NIne years ago, Amin came from Senegal to work in France, leaving his wife Aisha and their three children behind. In France, there is nothing but work for him, no friends but the people he lives with at his workers' home.
In a suburb of Paris, a group of teenagers enjoys the last days of summer vacation. They meet in cafes, restaurants or disco, talking about first love, experiences, disappointments and ... See full summary »
This film about the Algerian war shown at the April-May 2006 San Francisco International Film Festival was also currently on view in theaters in France. Director Faucon is a pied noir, born in Morocco in 1958 near the Algerian border. It may attract a US distributor but negative aspects would be the lack of a major star and the understatedness of the action. Based on an autobiographical account, The Betrayal/La trahison is rich in atmosphere with lots of authentic-looking Algerian faces, the omnipresent sound of Algerian Arabic. The film is the stark but convincing chronicle of a French army unit's day to day maneuvers as it crosses a patch of half deserted Algerian countryside in the summer of 1958 ferreting out fellaghas (FLN members). The unit leader is an idealistic, fair but psychically exhausted young lieutenant named Roque (Vincent Martinez)--who represents the author of the source book.
Four of the unit members are harkis, Algerian Arabs serving in the French Army, and it is their dilemma that is the real subject of the film. Roque considers them 100% French citizens, but he cannot guarantee their future or save them from the resentment of the locals who see them as traitors, from their fellow soldiers of white French origin who see them as wogs or from Roque's superiors who see them as saboteurs waiting for their moment to strike. Everyone, including Roque, is fed up with this conflict which has dragged on for so long. Meanwhile the unit is brutalizing locals, burning huts and resettling inhabitants in an increasingly rough manner; the harkis are stoned by Arab boys; and Algerian fellagha suspects are getting tortured and killed by other units or at headquarters.
It is a complex, no-win situation. The locals, afraid of French soldiers, are not talking. If their men are gone, they say they're off seeking work; the unit must assume they've joined the rebels. Some members of the unit are white pieds noirs, Frenchmen with colonial outlook born in the country with inbred prejudices against the Arabs. The four Arab members of the unit, led by Taieb (Ahmed Berrhama), are forced to act as the uneasy liaison between the army and the people. Pressure is on them to defect, as the war wears on they are losing their faith in the justice of the French side, and they necessarily keep to themselves, thus increasing the white French soldiers' suspicion or dislike.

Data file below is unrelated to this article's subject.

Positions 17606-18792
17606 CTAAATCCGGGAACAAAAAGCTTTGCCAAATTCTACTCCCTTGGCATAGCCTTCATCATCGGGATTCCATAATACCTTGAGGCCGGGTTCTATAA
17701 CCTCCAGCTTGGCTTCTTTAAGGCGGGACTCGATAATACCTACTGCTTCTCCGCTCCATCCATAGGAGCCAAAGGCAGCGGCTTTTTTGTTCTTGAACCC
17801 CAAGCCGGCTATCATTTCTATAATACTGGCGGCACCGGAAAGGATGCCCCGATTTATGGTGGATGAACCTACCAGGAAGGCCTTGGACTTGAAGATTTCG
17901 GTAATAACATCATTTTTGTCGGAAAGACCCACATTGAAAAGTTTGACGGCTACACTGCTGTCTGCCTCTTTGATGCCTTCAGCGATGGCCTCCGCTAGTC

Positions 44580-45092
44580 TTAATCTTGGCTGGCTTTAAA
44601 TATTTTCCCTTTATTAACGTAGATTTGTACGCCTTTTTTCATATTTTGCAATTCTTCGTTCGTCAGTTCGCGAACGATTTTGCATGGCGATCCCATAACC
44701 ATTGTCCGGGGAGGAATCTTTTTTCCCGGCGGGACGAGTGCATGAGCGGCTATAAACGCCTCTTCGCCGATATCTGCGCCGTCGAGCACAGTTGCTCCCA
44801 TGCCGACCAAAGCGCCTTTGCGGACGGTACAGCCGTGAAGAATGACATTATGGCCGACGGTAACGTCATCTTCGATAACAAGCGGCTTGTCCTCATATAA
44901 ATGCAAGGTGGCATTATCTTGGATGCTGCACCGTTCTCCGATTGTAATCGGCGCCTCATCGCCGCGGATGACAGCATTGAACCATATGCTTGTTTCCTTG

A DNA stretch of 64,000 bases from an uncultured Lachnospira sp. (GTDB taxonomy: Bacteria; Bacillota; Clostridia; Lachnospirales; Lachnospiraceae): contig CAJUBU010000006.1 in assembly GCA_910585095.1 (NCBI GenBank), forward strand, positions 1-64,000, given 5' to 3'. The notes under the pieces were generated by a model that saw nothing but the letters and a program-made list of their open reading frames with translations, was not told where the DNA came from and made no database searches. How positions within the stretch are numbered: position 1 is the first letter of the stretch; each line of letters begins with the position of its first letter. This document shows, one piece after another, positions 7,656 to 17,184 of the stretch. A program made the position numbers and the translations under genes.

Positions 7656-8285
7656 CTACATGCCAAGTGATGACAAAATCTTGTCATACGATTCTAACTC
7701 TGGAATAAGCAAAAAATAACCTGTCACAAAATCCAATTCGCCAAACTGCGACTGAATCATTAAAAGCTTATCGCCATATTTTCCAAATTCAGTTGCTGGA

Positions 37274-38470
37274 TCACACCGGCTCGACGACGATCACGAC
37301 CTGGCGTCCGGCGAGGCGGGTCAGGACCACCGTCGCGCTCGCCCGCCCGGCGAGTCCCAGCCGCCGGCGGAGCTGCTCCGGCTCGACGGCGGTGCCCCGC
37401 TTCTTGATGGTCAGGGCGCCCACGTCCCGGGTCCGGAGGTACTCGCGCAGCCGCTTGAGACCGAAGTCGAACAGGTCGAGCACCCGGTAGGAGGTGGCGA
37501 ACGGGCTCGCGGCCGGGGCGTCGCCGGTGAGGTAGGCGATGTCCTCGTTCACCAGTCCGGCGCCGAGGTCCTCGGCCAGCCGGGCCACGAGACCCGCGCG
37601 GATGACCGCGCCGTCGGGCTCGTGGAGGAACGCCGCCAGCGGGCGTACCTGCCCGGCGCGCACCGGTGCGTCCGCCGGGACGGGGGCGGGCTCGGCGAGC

Roque is called in to command HQ and read to from a little notebook that clearly implies the four Arabs in the unit are double agents planning to kill the officers. We've seen no sign of that and neither has Roque, whose relationship with them has been good. The notebook could be a FLN plant to disrupt the unit. But in this volatile situation suspicion is almost as good as guilt. Perhaps the "betrayal" of the French is the hostile atmosphere they themselves have created. Or it is the failure of the harkis to become fully French. In any case, once this notebook emerges, Roque and his non-Arab cohorts can no longer be sure of the four Arab soldiers. Dialogue between the harkis themselves shows their growing discontent but is ambiguous as to their active disloyalty. Roque is curiously non-committal at the end, which seems abrupt and unsatisfying.
The film's strength -- its subtlety and its refusal to become a conventional thriller -- is also its weakness as drama, particularly for an American audience, which might find the meandering plot hard to follow or the concrete history, the realistic depiction of warfare at the village level, impossible to identify with.
This might best be seen together with another SFIFF (as well earlier Toronto Festival) film directly chronicling French history of the period, Alain Tasma's October 17, 1961, which concerns a later whitewashed Paris police massacre of 50 to 200 Algerians demonstrating against a curfew, denied medical care, thrown into the river, 10,000 arrested -- an event referred to in Michael Haneke's Caché. Another related current film also shown at the SFIFF is the historical drama, I Saw Ben Barka Killed, though that may be even less involving for US viewers than The Betrayal.
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